It could have been a big love fest, except then we would not be facing the same threat that the homeless face every day. The threat of arrest for the simple act of sleeping. I told Farrah that I would accept a permit because we did not want to get arrested and we did not want the homeless arrested, but he would need to extend the date of the event from one day to one year. His response was that “getting a one-year permit would effectively turn City Hall into an encampment zone. We can’t do that.”
When I asked if he could help us find an acceptable location for the portable toilets, he was no longer Mr. Nice Guy. “I do not anticipate the City allowing uninsured equipment placed on city property for an unpermitted demonstration where the intention of the participants is to break the law. A legal option has been rejected; I do not expect the City to facilitate an illegal option.”
The police and the city wanted the Standing in Solidarity with the Homeless event to be permitted so bad that they ended up asking one of the social service providers they work with to get a permit on our behalf. An interesting suggestion seeing as how difficult the city has made it for some groups, such as the Pride Parade in the Tower District, to get a permit. The social service provider decided not to be the city’s patsy.
All the threats and intimidation came to a head as the speakers at our event were finishing up. Donaldson told one of our legal observers that the police were planning to enforce the No Camping Ordinance at 12:01 a.m., which was about two hours away at the time.
Until that moment, we had not been told to expect arrests. I certainly thought there was a good chance that the police would not arrest anyone at the event. At 12:01 a.m., nothing out of the ordinary happened. Although there were a lot of police everywhere, they were not taking any steps to immediately arrest us. They had an extremely bright light on us from across P Street on the Mariposa Mall. It was similar to a light used to light up a football field. I would estimate that there were 50 officers monitoring the situation.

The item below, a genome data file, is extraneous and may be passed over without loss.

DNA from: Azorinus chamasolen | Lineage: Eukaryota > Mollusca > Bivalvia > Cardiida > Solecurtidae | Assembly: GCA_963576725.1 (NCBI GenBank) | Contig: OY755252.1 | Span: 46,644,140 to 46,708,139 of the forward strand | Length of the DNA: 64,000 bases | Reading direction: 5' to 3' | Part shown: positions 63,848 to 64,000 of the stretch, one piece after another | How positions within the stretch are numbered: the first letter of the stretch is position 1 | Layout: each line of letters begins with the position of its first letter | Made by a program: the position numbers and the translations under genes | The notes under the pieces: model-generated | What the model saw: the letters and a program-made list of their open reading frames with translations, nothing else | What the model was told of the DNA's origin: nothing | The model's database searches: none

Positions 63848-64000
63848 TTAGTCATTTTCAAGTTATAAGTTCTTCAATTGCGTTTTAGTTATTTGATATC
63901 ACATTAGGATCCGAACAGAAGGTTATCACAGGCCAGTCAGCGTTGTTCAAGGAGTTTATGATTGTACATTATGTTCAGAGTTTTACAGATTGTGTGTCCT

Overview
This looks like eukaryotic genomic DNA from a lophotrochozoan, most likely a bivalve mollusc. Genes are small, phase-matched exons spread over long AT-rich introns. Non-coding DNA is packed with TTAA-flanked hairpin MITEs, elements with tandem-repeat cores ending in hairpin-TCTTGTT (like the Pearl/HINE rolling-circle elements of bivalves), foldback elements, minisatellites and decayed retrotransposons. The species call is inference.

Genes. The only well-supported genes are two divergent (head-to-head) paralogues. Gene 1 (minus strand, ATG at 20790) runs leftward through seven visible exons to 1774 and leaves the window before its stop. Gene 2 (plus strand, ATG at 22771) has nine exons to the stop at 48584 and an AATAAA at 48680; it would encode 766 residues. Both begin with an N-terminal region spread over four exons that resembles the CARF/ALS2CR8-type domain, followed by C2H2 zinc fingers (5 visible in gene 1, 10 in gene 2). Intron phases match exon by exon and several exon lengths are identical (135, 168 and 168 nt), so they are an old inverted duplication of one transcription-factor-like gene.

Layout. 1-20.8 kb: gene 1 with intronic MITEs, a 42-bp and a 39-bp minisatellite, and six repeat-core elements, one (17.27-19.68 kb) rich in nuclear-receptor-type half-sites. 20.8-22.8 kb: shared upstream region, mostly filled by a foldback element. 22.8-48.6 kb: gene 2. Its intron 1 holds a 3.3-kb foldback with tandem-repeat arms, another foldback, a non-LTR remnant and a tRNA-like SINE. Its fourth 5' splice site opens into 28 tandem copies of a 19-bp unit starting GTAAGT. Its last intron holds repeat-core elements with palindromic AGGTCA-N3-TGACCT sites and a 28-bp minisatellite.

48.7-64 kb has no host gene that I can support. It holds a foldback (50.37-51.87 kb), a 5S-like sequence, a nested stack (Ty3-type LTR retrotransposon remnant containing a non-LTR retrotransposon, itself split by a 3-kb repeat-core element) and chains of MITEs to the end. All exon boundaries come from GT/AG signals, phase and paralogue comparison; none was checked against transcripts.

At about 1:30 a.m., Fresno Police Chief Jerry Dyer walked across the street with a group of officers and started talking to people at our event. He said that he was assessing the situation and would decide what to do after he was done.
At the end of his tour, Dyer made some remarks that suggested arrests were imminent. I walked across the street to meet with him. I informed Dyer that we needed time to discuss our options, and he said that was fine. I asked what charges we would face if we did not leave or have them take us to the Poverello House or the Rescue Mission. Dyer said the charge would be that we violated the No Camping Ordinance (a possible $1,000 fine and six months in jail). Donaldson said that it could be conspiracy too. He said that if two people conspire to violate…blah, blah, blah. I turned to Dyer and said “the No Camping Ordinance” and he said “yes.” I asked him about the process. He said that his officers would approach one of our people and ask them to move on. If they refused to move on, they would be offered social services or a bed at a homeless shelter. If those options were refused, we would be arrested.
I challenged his decision to arrest us, saying that arresting us for an alleged violation of the No Camping ordinance, which is a misdemeanor, was up to him—he could do it or not. He said he had no choice. One of the other officers said they can’t discriminate about who they arrest. The officer said, “We can’t let you go and then arrest people in other parts of the city for this crime.” I said that it was my understanding that nobody at City Hall was pushing him to arrest us and in fact I don’t think they want us arrested. I said that he knows as well as I that this is a political protest, we are at City Hall to voice our opposition to the ordinance and that he does not have to make the decision to arrest us. He said he had decided that he can’t allow the current action to continue. Donaldson stood by and nodded in agreement.